DENVER -- If you relied on the mainstream media for coverage of this week's Democratic National Convention, you probably visualized everyone clicking their heels together and entering the land of OZ.
While the mainstream media and politicians were cloistered together, the people were in the streets, voicing disgust over the Bush regime, which decimated civil liberties and turned the Earth into the corporate profiteers' commodity. At the same time, the Iraq war continued with the mainstream media complicit in the genocide of women and children in Iraq and Afghanistan.
The signs reminded all that the Bush regime and Congress violated the Geneva Conventions and carried out kidnapping, torture and murder of people in Abu Ghraib, Guantanamo and secret prisons.
The lawlessness that prevailed in the White House and Congress was maintained by the police at the Democratic National Convention who provoked peaceful demonstrators on Monday night, culminating in an at attack by riot police who sprayed pepper spray and shot rubber bullets at peaceful protesters.
The collapse of US democracy was most poignant at the Freedom for Political Prisoners rally and march at the federal courthouse in Denver on Monday. Here, Aurora police drew weapons on people of color: American Indians, blacks, Chicanos and others. It was clear that there are two Americas and one America is filling the prisons because of racial profiling and racial injustice. While simulating waterboarding and US torture, activists demanded freedom for Leonard Peltier, Mumia Abu-Jamal, the Cuban Five and other political prisoners.
With courage, US servicemen led the march against the war and occupation in Iraq on Wednesday. On Thursday, marchers demanded that US lawlessness be halted and the ICE raids against workers that are dividing families be halted. At the "We Are America," march for immigrant rights, marchers pointed out that hundreds of workers arrested in Laurel, Mississippi, in raids have been sent to one of the most racist towns in America: Jena, Louisiana.
As the so-called "clean coal," industry poured millions into the convention, protesters reminded the people that there is no such thing as "clean coal." A moment of truth came when ABC news producer Asa Eslocker was roughly arrested. Eslocker, an investigative reporter, was pushed into the traffic by a Boulder police officer. During the arrest, Eslocker was grabbed around the neck by an officer, as documented by a film crew. Eslocker was waiting on a public sidewalk to film financial donors leaving a hotel.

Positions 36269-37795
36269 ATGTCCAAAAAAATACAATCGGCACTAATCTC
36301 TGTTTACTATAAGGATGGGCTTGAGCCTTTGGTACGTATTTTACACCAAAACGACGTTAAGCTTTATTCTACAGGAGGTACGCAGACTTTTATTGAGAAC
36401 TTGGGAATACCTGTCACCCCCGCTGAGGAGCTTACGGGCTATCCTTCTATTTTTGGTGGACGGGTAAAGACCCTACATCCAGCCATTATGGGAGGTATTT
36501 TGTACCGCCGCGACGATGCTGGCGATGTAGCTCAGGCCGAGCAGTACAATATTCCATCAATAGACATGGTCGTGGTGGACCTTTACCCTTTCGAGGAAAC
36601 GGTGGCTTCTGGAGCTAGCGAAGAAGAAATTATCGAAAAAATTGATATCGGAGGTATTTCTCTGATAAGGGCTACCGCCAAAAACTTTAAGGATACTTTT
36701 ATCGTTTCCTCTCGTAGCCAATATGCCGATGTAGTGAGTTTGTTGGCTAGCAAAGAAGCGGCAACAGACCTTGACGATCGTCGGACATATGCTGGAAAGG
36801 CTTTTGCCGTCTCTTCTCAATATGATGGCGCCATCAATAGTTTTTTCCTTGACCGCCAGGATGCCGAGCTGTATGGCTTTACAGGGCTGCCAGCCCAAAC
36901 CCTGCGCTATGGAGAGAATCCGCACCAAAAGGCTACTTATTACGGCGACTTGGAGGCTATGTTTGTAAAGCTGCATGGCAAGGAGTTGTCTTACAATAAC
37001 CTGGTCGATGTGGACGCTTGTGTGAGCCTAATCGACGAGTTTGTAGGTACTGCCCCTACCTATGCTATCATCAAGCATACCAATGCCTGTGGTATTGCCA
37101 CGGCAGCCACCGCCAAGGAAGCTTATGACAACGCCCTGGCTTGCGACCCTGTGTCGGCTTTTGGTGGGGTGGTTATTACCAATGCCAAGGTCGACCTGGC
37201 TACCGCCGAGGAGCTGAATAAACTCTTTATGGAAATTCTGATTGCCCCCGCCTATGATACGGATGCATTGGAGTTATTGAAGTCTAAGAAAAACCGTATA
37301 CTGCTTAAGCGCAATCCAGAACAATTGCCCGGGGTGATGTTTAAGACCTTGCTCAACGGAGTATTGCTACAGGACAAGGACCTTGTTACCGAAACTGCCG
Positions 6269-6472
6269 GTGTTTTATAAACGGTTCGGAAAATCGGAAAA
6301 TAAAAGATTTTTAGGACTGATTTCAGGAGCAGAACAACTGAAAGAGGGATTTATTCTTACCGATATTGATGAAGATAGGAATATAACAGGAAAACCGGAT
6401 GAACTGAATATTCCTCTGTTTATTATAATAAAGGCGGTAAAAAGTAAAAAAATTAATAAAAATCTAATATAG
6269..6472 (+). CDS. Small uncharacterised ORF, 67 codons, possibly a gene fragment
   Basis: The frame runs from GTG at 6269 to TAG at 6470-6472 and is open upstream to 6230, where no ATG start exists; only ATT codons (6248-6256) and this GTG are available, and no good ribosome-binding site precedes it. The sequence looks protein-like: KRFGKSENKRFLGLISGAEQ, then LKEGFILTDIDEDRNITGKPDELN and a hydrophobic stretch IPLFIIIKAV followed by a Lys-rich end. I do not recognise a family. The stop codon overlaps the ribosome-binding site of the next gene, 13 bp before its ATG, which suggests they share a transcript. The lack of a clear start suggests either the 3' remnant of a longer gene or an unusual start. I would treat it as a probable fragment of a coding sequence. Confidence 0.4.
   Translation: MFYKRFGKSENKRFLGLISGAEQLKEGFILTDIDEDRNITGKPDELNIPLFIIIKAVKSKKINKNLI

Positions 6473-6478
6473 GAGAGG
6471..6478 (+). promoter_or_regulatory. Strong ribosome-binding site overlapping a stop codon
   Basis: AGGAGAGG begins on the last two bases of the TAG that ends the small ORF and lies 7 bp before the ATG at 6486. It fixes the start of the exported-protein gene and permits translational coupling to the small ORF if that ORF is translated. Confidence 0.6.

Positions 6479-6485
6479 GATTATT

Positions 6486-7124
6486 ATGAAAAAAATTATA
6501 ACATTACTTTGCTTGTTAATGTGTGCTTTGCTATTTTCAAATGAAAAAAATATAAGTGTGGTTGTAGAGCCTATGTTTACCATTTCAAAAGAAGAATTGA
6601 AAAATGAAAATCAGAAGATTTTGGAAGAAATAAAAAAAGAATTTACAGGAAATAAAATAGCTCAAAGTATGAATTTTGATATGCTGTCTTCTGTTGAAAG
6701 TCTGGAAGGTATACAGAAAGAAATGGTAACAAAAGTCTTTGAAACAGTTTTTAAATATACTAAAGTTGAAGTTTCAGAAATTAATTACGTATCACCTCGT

Meanwhile, those marchers who were sprayed with pepper spray on Monday were not allowed to wash it off when they were detained and jailed. "This is a form of torture," said one street medic, describing the poisons that are absorbed internally. Another medic described the wound of a rubber bullet. The women of Code Pink were targeted by police, with women thrown violently to the ground during arrests, as documented in videos.
In the St Paul/Minneapolis area, police raids of homes and community centers are already underway in preparation for the Republican National Convention, Sept. 1 -- 4. Protesters say they are not intimidated.
As thousands marched this week in Denver, volunteers at Food Not Bombs gathered donated foods and fed the people. In the streets, the people asked: "Is anyone really listening?" The people don't have a clue. But for those who spent this week in the streets of Denver, a new America was emerging. The people were giving voice to truth, a prized commodity in this age of US genocide, corrupt media and the corporate rape of the Earth Mother.